Python programming language is an object oriented language. Python has builtin classes and one can also create user defined classes.

The int, float, string, list, dictionary are builtin classes. These builtin classes have their own builtin attributes. A string class attribute cannot be applied to list object. If we type x = 9, then x is a named identifier to the object 9 which belongs to class int. Similarly if we type in x = 9.87 then 9.87 is an object which belongs to float class. If we have a string declaration such as s = "my string" then my string is an object that belongs to class str. List object is declared using the square bracket [], dictionary object is declared using the {} and tuple object is declared using parenthesis( ).

Thus each object such as 9, 9.87, "my string", [4,3,7,9], {"name":"john", "age": 25}, (2, 5, 3) belongs to class int, float, str, list, dict, tuple respectively. Each class have their own attributes. One cannot use the attribute of one class to another because the object using the attribute must belong to the class where the attribute is defined.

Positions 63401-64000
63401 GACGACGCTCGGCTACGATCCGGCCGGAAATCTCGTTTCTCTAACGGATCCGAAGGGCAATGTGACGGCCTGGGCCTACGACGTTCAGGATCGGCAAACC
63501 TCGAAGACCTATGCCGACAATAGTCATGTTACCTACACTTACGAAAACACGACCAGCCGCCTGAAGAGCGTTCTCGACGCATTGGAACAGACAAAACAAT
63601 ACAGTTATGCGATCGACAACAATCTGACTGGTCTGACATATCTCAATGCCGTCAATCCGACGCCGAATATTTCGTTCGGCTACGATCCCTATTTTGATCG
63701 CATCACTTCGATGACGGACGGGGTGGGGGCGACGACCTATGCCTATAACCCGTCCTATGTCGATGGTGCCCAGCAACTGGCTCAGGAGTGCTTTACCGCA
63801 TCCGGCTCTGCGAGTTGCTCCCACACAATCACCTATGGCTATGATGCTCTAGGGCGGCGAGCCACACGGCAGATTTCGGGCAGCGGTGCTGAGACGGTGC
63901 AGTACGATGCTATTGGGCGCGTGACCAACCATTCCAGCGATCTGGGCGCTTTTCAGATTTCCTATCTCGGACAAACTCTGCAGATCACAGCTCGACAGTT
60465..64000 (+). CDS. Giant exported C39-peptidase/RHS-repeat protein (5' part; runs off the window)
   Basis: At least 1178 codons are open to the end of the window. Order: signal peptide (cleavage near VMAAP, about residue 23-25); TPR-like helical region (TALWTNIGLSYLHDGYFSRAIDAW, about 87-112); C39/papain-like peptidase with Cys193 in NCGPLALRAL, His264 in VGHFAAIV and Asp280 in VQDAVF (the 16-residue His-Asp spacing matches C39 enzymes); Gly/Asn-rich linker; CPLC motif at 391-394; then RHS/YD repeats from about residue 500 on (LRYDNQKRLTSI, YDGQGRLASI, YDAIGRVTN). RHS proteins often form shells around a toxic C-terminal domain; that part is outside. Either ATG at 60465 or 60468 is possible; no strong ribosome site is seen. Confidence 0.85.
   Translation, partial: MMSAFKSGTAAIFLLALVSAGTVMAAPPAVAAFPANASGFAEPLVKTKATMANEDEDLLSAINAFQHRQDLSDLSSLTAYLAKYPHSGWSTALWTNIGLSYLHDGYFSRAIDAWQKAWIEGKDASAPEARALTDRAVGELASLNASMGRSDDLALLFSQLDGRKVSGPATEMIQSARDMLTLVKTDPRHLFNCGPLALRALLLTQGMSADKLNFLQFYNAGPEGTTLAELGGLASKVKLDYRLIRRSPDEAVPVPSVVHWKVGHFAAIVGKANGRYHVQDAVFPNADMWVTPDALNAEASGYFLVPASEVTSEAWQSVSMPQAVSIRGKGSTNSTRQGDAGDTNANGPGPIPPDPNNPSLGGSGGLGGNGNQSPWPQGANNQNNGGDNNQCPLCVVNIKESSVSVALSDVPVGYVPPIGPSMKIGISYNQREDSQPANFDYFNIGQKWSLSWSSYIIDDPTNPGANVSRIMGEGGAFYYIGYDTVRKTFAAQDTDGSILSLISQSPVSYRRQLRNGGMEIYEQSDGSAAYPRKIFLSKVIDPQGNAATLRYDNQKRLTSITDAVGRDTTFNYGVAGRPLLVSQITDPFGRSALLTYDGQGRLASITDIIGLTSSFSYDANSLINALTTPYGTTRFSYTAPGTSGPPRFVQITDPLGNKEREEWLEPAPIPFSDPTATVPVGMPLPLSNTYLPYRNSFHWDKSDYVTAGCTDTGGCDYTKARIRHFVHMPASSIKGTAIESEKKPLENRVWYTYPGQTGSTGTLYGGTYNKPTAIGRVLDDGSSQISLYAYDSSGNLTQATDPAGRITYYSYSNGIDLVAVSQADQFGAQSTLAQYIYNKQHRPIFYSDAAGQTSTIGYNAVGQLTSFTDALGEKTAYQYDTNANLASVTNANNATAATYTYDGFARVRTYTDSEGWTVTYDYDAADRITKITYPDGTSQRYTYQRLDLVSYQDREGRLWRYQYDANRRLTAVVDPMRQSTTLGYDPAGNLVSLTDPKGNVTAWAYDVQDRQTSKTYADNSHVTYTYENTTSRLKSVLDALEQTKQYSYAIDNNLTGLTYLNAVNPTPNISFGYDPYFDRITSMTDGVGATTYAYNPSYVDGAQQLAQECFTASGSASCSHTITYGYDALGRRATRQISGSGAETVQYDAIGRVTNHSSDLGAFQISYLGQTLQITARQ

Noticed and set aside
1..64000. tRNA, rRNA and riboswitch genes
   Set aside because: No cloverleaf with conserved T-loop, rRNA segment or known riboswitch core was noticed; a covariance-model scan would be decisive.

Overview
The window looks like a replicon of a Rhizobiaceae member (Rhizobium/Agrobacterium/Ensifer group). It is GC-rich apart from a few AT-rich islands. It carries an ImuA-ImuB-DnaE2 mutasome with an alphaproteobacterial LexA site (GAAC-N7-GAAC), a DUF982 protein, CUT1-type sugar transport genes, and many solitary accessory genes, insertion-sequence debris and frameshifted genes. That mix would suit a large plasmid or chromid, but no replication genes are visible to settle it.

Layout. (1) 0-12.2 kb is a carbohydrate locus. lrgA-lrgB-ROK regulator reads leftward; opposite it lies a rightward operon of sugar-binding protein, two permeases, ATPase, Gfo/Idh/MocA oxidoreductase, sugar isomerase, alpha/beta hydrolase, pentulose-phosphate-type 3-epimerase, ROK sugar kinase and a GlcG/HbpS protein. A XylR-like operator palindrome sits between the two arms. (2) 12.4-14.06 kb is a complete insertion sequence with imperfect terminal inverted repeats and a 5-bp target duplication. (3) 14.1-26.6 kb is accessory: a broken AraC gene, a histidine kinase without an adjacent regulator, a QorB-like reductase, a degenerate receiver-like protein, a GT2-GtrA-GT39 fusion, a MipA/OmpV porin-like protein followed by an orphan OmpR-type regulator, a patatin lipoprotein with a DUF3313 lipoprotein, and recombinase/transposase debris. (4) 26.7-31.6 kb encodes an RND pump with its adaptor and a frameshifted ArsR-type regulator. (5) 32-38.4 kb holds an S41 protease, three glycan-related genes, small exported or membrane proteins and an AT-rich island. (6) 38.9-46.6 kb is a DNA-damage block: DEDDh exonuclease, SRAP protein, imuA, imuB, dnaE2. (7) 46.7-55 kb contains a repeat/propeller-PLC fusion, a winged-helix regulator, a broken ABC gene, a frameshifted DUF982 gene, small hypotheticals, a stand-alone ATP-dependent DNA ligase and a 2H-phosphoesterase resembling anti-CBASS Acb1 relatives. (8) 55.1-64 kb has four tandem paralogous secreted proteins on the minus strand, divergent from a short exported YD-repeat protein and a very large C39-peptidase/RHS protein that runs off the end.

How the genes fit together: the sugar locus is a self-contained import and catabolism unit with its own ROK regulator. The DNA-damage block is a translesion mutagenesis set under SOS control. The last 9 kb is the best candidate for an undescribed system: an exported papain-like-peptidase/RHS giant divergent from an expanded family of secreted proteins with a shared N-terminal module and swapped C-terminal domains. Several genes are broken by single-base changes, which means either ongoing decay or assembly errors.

For example, sort( ) method which belongs to the list class cannot be used by object of the class string. Doing so we will get error. This is illustrated below.

For example, consider the list as follows:

>>> L = [4,2,6,8,3]

sort( ) is an attribute of class list. L is the named identifier of an object that belongs to the class list. There we can use the sort( ) method.

>>> L.sort()
>>> L
[2, 3, 4, 6, 8]

Consider now a string, s, as follows:

>>> s = "my string"

We cannot use the sort( ) attribute because it belongs to list class. Thus we get error if we use sort for this string.

>>> s.sort()
Traceback (most recent call last):
  File "<input>", line 1, in <module>
AttributeError: 'str' object has no attribute 'sort'

 Similarly you cannot use the string class attribute such as upper( ) to list.

>>> L.upper()
Traceback (most recent call last):
  File "<input>", line 1, in <module>
AttributeError: 'list' object has no attribute 'upper'

But you can use it for the string objects like s:

>>> s.upper()
'MY STRING'

The following are builtin classes listed in tabular form:


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